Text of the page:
It is no secret that the typical poll worker tends to be a senior citizen; indeed, the average age of those volunteering to work the polls is seventy-five. As new technologies are implemented for use in elections, however, there has been a growing push for younger volunteers who are presumably more tech-savvy. In efforts to recruit this younger demographic, California amended its election law statutes to allow high school students to serve as poll workers if certain conditions are met, including a minimum GPA and age requirement. On its face, this law appears like an excellent way to encourage young people to volunteer to serve as poll workers, especially as they are compensated for their time spent both in training and on Election Day. However, one question that remains unanswered is whether high school students, and minors in general, are mature enough to handle the responsibilities that come with the position.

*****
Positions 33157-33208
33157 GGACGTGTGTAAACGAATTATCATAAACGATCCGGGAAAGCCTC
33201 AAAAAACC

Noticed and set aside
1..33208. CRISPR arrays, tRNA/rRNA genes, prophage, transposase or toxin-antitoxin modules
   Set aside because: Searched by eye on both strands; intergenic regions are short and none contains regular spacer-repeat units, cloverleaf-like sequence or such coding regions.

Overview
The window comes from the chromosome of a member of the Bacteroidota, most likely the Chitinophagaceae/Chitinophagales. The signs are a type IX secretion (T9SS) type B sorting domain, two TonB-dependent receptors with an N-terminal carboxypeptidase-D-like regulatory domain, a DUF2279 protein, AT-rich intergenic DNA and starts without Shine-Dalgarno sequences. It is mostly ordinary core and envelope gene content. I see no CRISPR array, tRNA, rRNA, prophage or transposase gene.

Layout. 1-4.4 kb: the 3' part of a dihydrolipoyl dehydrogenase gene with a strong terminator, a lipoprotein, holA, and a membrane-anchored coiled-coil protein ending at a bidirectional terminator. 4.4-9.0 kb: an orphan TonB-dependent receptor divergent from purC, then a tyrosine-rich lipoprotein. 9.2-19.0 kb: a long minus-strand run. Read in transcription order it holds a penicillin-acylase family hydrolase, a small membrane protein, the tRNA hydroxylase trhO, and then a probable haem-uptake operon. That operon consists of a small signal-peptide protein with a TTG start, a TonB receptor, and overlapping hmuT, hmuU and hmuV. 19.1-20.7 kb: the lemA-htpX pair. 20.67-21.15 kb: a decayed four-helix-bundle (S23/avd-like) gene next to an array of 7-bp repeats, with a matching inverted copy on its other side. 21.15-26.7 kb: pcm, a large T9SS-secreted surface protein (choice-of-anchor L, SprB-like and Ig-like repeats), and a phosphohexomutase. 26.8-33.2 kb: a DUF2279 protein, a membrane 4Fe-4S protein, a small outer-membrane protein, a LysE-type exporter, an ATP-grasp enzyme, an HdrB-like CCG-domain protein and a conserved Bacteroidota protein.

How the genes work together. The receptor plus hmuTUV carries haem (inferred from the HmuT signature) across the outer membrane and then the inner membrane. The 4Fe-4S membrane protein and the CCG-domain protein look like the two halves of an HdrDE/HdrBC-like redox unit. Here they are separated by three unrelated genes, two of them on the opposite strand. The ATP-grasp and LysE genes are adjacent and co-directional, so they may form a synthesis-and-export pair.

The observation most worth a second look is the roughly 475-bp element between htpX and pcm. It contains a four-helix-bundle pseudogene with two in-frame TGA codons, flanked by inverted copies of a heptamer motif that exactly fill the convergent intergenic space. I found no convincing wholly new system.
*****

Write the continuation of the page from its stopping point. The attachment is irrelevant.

One incident from the November 4, 2014 election suggests that they may not be. In Orange County, a volunteer from the student poll worker program was removed after it was discovered that she tweeted obscenities about certain voters who came into the polling location and even posted pictures of them (which actually violates California law). This was not the result of misinformation or unclear rules, either; the Orange County Voter Registrar stated, “[Volunteers are] trained very carefully that this kind of behavior is unacceptable.” As this occurrence demonstrates, tech-savvy youth may not always make for the best poll workers.